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Re: Why Elektra is the wrong approach (Was Re: The Strengths and Weakness of Fedora/RHEL OS management)

On Tue, 2006-04-04 at 13:31 -0400, Bill Rugolsky Jr. wrote:
> On Tue, Apr 04, 2006 at 12:25:12PM -0400, David Zeuthen wrote:
> > Uhm, no one is forcing you to use NetworkManager just yet so there is
> > not really any regression. Btw, the price we pay to support two
> > networking configuration stacks is higher than you think.
> By two networking configuration stacks you mean the traditional method
> and the NetworkManager way?  


> Wouldn't it have been better to have
> an actual design ... rather than thinking up a GUI interface to some
> use case, then starting coding?

There is always a fine line and one benefit of getting NM in the
distribution early is that it helped moved the kernel networking stack
forward insofar that many bugs got fixed. You know (or maybe you don't),
the bad rep NetworkManager had for a while is partly due to really
really broken drivers.

That and the fact that NetworkManager is pretty useful to a lot of
people who happens to have hardware supported by NM.

> Pete's condescension is right on target: core Linux components are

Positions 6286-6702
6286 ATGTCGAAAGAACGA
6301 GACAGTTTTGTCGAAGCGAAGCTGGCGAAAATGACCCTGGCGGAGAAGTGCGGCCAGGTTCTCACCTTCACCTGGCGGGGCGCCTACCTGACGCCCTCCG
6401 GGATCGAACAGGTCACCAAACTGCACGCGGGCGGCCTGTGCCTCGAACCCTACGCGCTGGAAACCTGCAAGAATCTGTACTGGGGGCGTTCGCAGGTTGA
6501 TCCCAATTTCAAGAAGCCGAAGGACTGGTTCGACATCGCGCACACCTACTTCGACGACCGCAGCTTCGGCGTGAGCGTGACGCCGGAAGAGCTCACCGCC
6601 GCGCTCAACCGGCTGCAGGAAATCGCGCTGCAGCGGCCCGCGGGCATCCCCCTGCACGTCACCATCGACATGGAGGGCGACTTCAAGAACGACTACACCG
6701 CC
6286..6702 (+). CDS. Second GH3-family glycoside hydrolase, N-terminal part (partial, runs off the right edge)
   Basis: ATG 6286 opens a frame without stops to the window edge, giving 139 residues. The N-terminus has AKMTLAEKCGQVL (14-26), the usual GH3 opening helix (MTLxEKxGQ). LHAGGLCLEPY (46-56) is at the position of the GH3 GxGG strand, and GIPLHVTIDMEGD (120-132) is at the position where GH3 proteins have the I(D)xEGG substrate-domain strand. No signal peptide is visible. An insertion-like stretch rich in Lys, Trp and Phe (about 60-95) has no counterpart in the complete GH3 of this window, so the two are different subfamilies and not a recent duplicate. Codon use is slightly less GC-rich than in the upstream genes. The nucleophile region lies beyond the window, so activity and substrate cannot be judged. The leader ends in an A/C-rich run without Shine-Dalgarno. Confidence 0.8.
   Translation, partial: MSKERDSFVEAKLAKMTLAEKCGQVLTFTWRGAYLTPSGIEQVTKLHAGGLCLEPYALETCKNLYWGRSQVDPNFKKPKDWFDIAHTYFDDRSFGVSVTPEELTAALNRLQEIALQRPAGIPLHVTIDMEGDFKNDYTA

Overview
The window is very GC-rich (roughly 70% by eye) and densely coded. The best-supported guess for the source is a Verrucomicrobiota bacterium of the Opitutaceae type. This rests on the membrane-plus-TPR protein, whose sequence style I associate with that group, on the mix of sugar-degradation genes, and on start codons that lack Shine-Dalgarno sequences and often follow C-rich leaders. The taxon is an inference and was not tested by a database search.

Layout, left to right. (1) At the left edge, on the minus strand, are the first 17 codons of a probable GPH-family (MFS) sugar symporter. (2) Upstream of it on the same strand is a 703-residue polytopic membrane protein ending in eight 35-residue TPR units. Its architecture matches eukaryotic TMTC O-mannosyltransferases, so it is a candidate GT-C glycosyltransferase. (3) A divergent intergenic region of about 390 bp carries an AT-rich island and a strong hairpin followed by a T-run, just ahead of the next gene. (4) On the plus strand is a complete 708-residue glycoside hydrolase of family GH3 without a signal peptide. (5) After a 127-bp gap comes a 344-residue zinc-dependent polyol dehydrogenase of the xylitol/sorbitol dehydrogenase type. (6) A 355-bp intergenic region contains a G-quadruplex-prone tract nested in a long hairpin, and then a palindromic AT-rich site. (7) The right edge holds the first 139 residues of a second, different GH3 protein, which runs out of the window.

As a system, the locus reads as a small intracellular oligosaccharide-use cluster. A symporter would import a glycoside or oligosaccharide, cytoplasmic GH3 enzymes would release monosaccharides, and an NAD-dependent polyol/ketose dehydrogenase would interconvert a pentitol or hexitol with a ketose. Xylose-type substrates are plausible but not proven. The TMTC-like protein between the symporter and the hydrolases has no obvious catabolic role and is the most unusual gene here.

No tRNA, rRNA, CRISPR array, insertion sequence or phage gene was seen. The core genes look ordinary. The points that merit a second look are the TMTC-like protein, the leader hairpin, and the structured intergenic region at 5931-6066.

> being replaced by people who, by their own admission, "hate Unix."

Hating UNIX and actually working on providing software that solves real
problems without the user having to be computer literate are two
completely different things. Yes, I admit to both, but obviously one
doesn't imply the other.

The condescension from Pete is not OK in my book because NetworkManager
is still not default. For reasons partly related to kernel drivers,
partly related to the fact we need a bit more infrastructure to do this

> It seems that an "unusual requirement" is one that is difficult and
> inconvenient for that other operating system, i.e., a requirement
> that foregoes the monkey pressing buttons in front of a
> bitmapped display.

That's not really a nice thing to say. And NetworkManager is still not

> Unix/Linux carries years of baggage, mis-designed features, and half-baked
> implementations.  But today's GNOME hackers seem to have completely
> missed the value of (1) text, (2) tools, and (3) domain-specific little
> languages and protocols.  One area where Unix went somewhat astray is
> that script and config syntax differences created unnecessary impedance [the
> original point of this thread] -- the Lisp machine folks had that much
> right.  Two decades later, it's easy to see that domain-specific languages
> are best built without inventing lots of arcane syntax; these days S-exprs
> have been replaced by XML, XSLT (*vomit*), and worse.  Unfortunately,
> simply stuffing name/value config pairs in a file is not the same as
> domain-specific design.
> I'm not holding my breath waiting for support for 20-year-old
> "unusual requirements" to be bolted on later.

NetworkManager is still not the default. I don't think it will be
default before it does a lot more what the current default networking
stack does including working when no user is logged in.

My view is that Pete is blowing this out of proportion and I think
you're just being his puppet in this particular case.


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